I’m seeing Linux on Desktop succeed in super-linear growth, so I don’t think there is a reason to give up — we just need to have the breath to walk the long road:
I understand, it could also be that Chrome OS is integral part of that but I have been using OSX since 2006 and I love it. I'm honestly happy about it and I have a totally lazy approach when it comes to the operating system.
Anyhow, I'm also happy about the rise of Linux.
As I already said, I’ve started on Linux in 1999 (I mean 100%, full time, even being the only one in companies where I worked) and stopped using it in 2012. As you can imagine, I was more than patient with it, then I realized it wasn’t for me anymore (I personally think that it sucks right now for tens of reasons, but I understand and respect who uses it, of course). I don’t care if its user base is growing if it can’t offer a flawless experience. I still remember when Gnome devs were more focused on fancy (and crashing) window manager fx while as of today it still lacks a coherent desktop experience between apps. On the server side things aren’t better, considering that systemd almost ruined any chance of decent administration (such as silent fails and binary logs just to name a few examples, crazy!). Still, people uses it, I hope they’re fine, not for me anymore.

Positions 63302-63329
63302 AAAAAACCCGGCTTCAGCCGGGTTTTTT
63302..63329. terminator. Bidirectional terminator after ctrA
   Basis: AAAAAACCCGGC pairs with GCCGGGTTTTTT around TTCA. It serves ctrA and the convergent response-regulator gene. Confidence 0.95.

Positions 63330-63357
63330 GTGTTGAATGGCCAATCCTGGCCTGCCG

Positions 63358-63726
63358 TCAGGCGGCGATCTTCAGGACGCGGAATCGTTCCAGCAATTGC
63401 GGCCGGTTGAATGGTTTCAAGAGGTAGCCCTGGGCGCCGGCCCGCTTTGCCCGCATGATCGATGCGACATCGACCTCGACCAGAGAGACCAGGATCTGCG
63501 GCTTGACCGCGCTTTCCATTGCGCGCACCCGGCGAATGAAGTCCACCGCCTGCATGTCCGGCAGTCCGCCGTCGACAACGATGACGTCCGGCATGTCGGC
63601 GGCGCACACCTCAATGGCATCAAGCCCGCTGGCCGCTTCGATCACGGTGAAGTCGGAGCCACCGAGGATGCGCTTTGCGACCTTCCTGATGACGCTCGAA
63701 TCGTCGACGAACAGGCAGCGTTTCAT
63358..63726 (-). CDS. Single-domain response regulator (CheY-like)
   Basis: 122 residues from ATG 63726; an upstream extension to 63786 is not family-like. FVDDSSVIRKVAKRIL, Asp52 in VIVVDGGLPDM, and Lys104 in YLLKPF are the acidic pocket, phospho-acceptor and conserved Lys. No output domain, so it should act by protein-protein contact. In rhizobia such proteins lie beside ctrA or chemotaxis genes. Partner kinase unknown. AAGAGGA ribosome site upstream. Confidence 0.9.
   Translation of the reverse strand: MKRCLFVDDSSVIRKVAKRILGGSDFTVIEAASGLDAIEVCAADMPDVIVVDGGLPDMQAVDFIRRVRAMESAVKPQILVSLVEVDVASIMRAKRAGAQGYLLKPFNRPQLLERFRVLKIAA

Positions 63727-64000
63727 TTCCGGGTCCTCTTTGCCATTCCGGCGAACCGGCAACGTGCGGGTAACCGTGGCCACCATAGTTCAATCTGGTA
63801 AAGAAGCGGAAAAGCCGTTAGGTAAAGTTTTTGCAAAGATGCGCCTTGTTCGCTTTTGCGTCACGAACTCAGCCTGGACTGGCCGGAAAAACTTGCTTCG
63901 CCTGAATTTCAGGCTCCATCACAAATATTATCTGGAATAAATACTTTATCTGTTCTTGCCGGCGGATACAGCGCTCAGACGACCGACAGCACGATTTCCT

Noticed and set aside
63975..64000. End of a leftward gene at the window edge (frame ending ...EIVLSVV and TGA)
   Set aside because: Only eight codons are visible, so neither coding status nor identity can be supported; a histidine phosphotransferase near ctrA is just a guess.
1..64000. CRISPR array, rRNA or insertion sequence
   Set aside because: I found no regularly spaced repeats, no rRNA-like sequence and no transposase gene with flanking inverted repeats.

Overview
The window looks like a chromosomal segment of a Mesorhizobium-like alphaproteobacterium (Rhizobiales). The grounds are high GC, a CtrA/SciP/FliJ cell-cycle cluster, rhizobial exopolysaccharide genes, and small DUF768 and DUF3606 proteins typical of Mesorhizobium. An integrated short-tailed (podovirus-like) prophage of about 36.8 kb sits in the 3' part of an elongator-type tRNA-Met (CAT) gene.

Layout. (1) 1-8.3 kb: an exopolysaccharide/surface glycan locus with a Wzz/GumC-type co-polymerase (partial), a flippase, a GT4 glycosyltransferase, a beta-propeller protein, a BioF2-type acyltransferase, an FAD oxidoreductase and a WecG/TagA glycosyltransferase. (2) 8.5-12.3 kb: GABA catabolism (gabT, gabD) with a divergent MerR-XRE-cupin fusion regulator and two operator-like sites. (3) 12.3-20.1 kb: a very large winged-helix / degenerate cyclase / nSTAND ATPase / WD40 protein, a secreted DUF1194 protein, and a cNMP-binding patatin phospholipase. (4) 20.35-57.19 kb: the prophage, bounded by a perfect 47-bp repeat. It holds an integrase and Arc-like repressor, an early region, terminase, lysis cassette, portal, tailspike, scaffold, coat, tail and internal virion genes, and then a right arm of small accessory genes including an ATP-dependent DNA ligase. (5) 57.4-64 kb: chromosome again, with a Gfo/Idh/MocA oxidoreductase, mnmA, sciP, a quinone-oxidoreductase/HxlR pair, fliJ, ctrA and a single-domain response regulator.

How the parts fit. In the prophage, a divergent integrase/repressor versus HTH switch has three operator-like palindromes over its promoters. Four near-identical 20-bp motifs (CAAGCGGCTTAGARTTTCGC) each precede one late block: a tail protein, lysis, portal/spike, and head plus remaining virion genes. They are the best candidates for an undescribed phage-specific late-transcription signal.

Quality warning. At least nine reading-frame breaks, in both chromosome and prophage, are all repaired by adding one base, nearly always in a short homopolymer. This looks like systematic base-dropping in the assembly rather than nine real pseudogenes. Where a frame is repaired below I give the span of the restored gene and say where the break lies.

systemd is one of the reasons why I worry about GNU/Linux. At home I’m avoiding systemd completely, but I’m not happy that I have to. I understand people who use it, because I once cheered for pulseaudio — until it bit me again and again — and systemd plays the same game as pulseaudio: somewhat working tools built on badly maintainable foundation with lots of problematic politics, but "just follow us" solutions to problems many devs face. Essentially a golden trap people willingly walk into. Like OSX, but I can still avoid it.
We're a place where coders share, stay up-to-date and grow their careers.
We strive for transparency and don't collect excess data.